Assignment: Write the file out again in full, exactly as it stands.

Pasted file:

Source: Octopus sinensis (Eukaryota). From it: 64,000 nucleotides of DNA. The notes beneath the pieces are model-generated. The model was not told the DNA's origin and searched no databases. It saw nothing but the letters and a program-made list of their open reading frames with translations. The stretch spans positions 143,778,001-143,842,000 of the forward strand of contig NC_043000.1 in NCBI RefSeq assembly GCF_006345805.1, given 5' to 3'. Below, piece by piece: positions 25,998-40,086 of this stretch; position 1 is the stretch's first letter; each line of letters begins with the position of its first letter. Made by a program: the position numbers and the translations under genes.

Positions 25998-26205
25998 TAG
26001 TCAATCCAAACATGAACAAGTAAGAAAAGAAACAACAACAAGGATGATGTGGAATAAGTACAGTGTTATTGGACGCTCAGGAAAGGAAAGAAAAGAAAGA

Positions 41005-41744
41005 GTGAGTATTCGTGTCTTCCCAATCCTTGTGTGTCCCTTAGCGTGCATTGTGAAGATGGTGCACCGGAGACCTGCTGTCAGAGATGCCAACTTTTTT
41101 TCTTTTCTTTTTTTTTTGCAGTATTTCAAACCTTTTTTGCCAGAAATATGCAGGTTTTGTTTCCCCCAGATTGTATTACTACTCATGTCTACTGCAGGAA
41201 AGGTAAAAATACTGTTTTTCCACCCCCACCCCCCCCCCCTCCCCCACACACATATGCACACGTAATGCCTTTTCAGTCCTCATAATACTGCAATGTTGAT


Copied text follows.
Source: Octopus sinensis (Eukaryota). From it: 64,000 nucleotides of DNA. The notes beneath the pieces are model-generated. The model was not told the DNA's origin and searched no databases. It saw nothing but the letters and a program-made list of their open reading frames with translations. The stretch spans positions 143,778,001-143,842,000 of the forward strand of contig NC_043000.1 in NCBI RefSeq assembly GCF_006345805.1, given 5' to 3'. Below, piece by piece: positions 25,998-40,086 of this stretch; position 1 is the stretch's first letter; each line of letters begins with the position of its first letter. Made by a program: the position numbers and the translations under genes.

Positions 25998-26205
25998 TAG
26001 TCAATCCAAACATGAACAAGTAAGAAAAGAAACAACAACAAGGATGATGTGGAATAAGTACAGTGTTATTGGACGCTCAGGAAAGGAAAGAAAAGAAAGA

Positions 41005-41744
41005 GTGAGTATTCGTGTCTTCCCAATCCTTGTGTGTCCCTTAGCGTGCATTGTGAAGATGGTGCACCGGAGACCTGCTGTCAGAGATGCCAACTTTTTT
41101 TCTTTTCTTTTTTTTTTGCAGTATTTCAAACCTTTTTTGCCAGAAATATGCAGGTTTTGTTTCCCCCAGATTGTATTACTACTCATGTCTACTGCAGGAA
41201 AGGTAAAAATACTGTTTTTCCACCCCCACCCCCCCCCCCTCCCCCACACACATATGCACACGTAATGCCTTTTCAGTCCTCATAATACTGCAATGTTGAT